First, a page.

Made up so largely in thy mind.
Oh, would it please the gods to split Thy beauty, size, and years, and wit; No age could furnish out a pair Of nymphs so graceful, wise, and fair; With half the lustre of your eyes, With half your wit, your years, and size.
And then, before it grew too late, How should I beg of gentle Fate, (That either nymph might have her swain,) To split my worship too in twain.


by Jonathan Swift | |

The Place of the Damned

 All folks who pretend to religion and grace,
Allow there's a HELL, but dispute of the place:
But, if HELL may by logical rules be defined
The place of the damned -I'll tell you my mind.
Wherever the damned do chiefly abound, Most certainly there is HELL to be found: Damned poets, damned critics, damned blockheads, damned knaves, Damned senators bribed, damned prostitute slaves; Damned lawyers and judges, damned lords and damned squires; Damned spies and informers, damned friends and damned liars; Damned villains, corrupted in every station; Damned time-serving priests all over the nation; And into the bargain I'll readily give you Damned ignorant prelates, and counsellors privy.
Then let us no longer by parsons be flammed, For we know by these marks the place of the damned: And HELL to be sure is at Paris or Rome.
How happy for us that it is not at home!


by Jonathan Swift | |

On Stellas Birth-Day 1719

 Stella this Day is thirty four,
(We shan't dispute a Year or more)
However Stella, be not troubled,
Although thy Size and Years are doubled,
Since first I saw Thee at Sixteen
The brightest Virgin on the Green,
So little is thy Form declin'd
Made up so largely in thy Mind.
Oh, woud it please the Gods to split Thy Beauty, Size, and Years, and Wit, No Age could furnish out a Pair Of Nymphs so graceful, Wise and fair With half the Lustre of your Eyes, With half your Wit, your Years and Size: And then before it grew too late, How should I beg of gentle Fate, (That either Nymph might have her Swain,) To split my Worship too in twain.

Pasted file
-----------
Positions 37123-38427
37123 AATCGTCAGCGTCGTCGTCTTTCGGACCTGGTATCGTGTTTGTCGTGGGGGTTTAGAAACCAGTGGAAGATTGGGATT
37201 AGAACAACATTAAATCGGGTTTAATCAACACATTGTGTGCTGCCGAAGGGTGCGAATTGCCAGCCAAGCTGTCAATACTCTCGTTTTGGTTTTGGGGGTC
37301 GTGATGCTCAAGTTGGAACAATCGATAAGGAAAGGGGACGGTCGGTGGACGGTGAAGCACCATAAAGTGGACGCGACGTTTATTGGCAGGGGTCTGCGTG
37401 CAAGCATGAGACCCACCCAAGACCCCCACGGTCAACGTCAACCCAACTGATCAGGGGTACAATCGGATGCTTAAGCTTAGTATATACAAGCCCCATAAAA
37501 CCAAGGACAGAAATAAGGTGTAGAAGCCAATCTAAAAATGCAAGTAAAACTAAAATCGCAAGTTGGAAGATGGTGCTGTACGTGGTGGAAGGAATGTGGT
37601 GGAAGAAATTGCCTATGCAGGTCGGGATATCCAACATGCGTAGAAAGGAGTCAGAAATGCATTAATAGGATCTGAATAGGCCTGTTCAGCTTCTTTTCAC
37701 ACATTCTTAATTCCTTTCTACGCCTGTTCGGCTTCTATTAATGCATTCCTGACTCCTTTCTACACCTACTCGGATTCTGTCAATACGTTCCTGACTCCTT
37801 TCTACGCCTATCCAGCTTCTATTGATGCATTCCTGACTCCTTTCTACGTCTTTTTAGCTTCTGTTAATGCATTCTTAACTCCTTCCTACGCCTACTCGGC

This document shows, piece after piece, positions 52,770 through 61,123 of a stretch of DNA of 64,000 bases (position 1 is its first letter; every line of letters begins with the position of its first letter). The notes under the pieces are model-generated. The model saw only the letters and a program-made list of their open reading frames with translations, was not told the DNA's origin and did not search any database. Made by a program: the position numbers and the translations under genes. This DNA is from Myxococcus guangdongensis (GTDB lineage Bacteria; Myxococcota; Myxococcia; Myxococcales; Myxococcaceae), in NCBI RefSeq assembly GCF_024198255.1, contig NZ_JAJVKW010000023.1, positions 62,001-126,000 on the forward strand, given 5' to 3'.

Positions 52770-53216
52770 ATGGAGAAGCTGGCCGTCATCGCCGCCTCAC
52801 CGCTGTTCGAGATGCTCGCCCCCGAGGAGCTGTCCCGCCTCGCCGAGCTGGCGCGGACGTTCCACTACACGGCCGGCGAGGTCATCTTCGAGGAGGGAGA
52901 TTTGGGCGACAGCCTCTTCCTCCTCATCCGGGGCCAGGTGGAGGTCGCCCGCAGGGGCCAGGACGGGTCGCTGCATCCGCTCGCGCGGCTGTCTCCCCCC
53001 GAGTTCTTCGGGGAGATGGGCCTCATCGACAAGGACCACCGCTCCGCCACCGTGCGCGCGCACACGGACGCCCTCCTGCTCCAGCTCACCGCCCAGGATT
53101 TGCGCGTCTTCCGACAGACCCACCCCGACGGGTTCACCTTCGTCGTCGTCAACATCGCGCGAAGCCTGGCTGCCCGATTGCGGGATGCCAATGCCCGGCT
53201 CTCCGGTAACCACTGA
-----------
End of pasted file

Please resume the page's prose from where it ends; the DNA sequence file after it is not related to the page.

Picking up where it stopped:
by Jonathan Swift | |

Elegy Upon Tiger

 Her dead lady's joy and comfort,
Who departed this life
The last day of March, 1727:
To the great joy of Bryan
That his antagonist is gone.
And is poor Tiger laid at last so low? O day of sorrow! -Day of dismal woe! Bloodhounds, or spaniels, lap-dogs, 'tis all one, When Death once whistles -snap! -away they're gone.
See how she lies, and hangs her lifeless ears, Bathed in her mournful lady's tears! Dumb is her throat, and wagless is her tail, Doomed to the grave, to Death's eternal jail! In a few days this lovely creature must First turn to clay, and then be changed to dust.
That mouth which used its lady's mouth to lick Must yield its jaw-bones to the worms to pick.
That mouth which used the partridge-wing to eat Must give its palate to the worms to eat.
Methinks I see her now in Charon's boat Bark at the Stygian fish which round it float; While Cerberus, alarmed to hear the sound, Makes Hell's wide concave bellow all around.
She sees him not, but hears him through the dark, And valiantly returns him bark for bark.
But now she trembles -though a ghost, she dreads To see a dog with three large yawning heads.
Spare her, you hell-hounds, case your frightful paws, And let poor Tiger 'scape your furious jaws.
Let her go safe to the Elysian plains, Where Hylax barks among the Mantuan swains; There let her frisk about her new-found love: She loved a dog when she was here above.
The Epitaph Here lies beneath this marble An animal could bark, or warble: Sometimes a bitch, sometimes a bird, Could eat a tart, or eat a t -.


by Jonathan Swift | |

A Maypole

 Deprived of root, and branch and rind,
Yet flowers I bear of every kind:
And such is my prolific power,
They bloom in less than half an hour;
Yet standers-by may plainly see
They get no nourishment from me.
My head with giddiness goes round, And yet I firmly stand my ground: All over naked I am seen, And painted like an Indian queen.
No couple-beggar in the land E'er joined such numbers hand in hand.
I joined them fairly with a ring; Nor can our parson blame the thing.
And though no marriage words are spoke, They part not till the ring is broke; Yet hypocrite fanatics cry, I'm but an idol raised on high; And once a weaver in our town, A damned Cromwellian, knocked me down.